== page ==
On December, 24th 1881, the Guion Line* steam ship Arizona sailed from Liverpool, England to New York, via Queenstown (Ireland).

The perceived reasons for his much-heralded visit seemed clear enough: he was to promote Gilbert & Sullivan's latest operetta, Patience, while conducting a series of lectures on subjects of his own choosing.  Ostensibly, this was largely true; but characteristically, Wilde's had collateral motives obscured by the perception.

The Arizona arrived late on January 2nd, 1882 and the ship lay at quarantine overnight.

On the morning of January 3rd, the Arizona pulled into its dock and passengers headed for the customs shed at Castle Garden, which was the point of entry for visitors to New York and a major receiving station for immigrants prior to the opening of Ellis Island some ten years later.

The ship's master, George Siddons Murray, delivered to the Collector of the Customs of the Collection District of New York the S. S. Arizona's passenger manifest.  Among those names was passenger no. 114, Oscar Wilde, gentleman.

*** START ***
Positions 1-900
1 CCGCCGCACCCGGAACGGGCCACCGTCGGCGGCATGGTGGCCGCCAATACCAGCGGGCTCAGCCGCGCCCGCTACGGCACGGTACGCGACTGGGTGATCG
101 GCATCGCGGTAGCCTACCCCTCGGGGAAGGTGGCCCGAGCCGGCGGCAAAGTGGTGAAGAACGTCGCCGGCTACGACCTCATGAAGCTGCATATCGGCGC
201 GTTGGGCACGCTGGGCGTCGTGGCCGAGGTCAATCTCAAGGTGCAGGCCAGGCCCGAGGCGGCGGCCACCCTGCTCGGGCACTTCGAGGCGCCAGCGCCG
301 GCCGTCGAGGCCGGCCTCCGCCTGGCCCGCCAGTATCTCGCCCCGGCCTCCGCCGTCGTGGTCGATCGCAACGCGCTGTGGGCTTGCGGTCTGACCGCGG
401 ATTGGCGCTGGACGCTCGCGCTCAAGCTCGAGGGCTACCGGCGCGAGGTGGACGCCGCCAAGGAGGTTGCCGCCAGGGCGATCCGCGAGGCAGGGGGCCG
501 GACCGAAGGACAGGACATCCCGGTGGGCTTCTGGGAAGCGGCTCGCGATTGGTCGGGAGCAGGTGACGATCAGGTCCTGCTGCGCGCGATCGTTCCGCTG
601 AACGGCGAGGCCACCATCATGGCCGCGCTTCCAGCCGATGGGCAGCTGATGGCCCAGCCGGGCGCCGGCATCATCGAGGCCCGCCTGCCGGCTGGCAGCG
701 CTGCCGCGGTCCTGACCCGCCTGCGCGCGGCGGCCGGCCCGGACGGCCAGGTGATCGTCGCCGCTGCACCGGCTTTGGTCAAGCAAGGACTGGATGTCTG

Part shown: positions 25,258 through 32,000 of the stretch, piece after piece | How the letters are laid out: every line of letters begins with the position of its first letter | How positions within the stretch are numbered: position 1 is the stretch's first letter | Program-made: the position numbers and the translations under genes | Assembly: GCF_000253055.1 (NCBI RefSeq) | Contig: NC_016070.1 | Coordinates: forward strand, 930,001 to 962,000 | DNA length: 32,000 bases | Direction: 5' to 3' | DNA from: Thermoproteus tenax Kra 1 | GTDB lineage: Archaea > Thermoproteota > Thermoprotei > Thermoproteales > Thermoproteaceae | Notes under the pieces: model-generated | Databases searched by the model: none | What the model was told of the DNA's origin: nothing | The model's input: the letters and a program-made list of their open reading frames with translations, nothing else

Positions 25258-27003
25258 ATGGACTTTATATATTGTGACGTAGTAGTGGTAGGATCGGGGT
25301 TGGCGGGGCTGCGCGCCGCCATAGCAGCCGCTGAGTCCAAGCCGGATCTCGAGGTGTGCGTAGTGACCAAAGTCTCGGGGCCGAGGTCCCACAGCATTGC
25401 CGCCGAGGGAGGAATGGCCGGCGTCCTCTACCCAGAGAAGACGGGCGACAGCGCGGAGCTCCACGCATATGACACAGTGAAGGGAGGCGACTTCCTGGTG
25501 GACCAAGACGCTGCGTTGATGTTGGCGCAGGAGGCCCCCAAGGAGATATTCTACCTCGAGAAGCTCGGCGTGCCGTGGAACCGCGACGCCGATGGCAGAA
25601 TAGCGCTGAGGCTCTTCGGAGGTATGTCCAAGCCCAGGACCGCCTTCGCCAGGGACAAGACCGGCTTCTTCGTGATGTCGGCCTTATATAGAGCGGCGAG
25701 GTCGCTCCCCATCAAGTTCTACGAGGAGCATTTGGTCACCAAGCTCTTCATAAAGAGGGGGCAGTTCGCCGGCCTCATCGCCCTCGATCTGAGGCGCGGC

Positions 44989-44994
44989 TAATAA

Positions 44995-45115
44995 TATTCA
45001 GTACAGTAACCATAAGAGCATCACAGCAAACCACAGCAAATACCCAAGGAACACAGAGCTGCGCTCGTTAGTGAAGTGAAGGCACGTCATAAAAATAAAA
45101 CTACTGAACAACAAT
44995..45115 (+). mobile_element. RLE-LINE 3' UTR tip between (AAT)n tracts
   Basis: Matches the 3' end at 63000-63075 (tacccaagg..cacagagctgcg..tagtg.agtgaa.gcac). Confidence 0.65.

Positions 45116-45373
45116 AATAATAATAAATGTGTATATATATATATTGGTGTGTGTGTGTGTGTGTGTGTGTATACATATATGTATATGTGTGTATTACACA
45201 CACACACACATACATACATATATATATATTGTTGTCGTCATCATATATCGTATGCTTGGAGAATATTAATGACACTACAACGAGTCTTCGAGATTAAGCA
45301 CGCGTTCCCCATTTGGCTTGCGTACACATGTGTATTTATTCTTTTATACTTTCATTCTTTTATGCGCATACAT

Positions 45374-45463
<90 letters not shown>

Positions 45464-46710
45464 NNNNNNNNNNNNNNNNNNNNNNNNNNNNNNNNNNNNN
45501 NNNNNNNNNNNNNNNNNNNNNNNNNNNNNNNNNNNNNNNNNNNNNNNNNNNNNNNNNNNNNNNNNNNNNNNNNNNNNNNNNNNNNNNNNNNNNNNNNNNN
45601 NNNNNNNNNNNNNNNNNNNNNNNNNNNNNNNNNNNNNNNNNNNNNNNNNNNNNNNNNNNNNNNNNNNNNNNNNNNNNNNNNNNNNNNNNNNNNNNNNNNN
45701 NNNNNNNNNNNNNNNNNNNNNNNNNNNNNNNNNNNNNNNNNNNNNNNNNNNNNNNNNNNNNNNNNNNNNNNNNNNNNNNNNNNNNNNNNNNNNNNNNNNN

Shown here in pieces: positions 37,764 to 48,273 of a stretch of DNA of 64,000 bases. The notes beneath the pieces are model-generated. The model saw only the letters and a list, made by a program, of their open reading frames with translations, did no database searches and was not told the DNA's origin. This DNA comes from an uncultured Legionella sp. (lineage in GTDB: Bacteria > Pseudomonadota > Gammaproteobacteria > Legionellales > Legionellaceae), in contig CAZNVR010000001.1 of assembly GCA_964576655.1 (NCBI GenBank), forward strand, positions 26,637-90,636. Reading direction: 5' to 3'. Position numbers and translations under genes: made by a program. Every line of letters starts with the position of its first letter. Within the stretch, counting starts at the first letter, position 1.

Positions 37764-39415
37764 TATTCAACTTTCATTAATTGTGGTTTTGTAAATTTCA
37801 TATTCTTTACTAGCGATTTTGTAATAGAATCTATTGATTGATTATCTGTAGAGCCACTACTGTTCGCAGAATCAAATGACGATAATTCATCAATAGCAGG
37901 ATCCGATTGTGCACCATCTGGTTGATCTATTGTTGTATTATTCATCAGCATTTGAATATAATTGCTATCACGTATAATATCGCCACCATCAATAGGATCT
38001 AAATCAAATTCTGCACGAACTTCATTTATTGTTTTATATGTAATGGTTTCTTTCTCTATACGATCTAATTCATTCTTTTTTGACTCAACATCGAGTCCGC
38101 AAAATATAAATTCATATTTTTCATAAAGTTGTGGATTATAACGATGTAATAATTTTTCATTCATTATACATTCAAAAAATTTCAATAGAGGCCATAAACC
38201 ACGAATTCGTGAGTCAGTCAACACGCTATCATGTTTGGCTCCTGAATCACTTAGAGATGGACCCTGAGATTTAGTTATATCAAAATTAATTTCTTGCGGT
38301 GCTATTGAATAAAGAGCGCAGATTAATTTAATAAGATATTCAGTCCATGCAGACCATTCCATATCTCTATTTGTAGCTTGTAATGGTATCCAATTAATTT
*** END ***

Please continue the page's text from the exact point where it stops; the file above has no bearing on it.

Click here for the full Arizona manifest.

With that Oscar Wilde had arrived for his 1882 American lecture tour. Members of the press had already interviewed Wilde on board ship, and his comments were widely reported in the newspapers and periodicals.

Nothing but my genius?

One of the most celebrated quotations ever is Wilde's reported remark, that morning, to the Customs official about having nothing to declare except his genius. 

But what exactly did he say, and what is the source of the quotation?

Click here for our original research.

John Cooper, OWSOA

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Footnote: In Martin Fido's The Life and Fascinating Times of Oscar Wilde, Hamlyn 1973, p.50, the author quotes the Customs interchange as:

'I have nothing to declare.  Except my genius.' 'That, sir' replied the customs officer, 'is a commodity which does not require protection in the United States.'

We would like to know Mr. Fido's source for this response.


* Officially Liverpool & Great Western Steamship Company Limited from its inception by Guion & Co. in 1866 until closure in 1894.

The S. S. Arizona was built in 1879 weighing 5,147 tons.  She was laid up in 1894, and rebuilt in 1898 to 5,305 tons and transferred to Pacific service.  In 1898 she was sold to U.S. Government, renamed Hancock.


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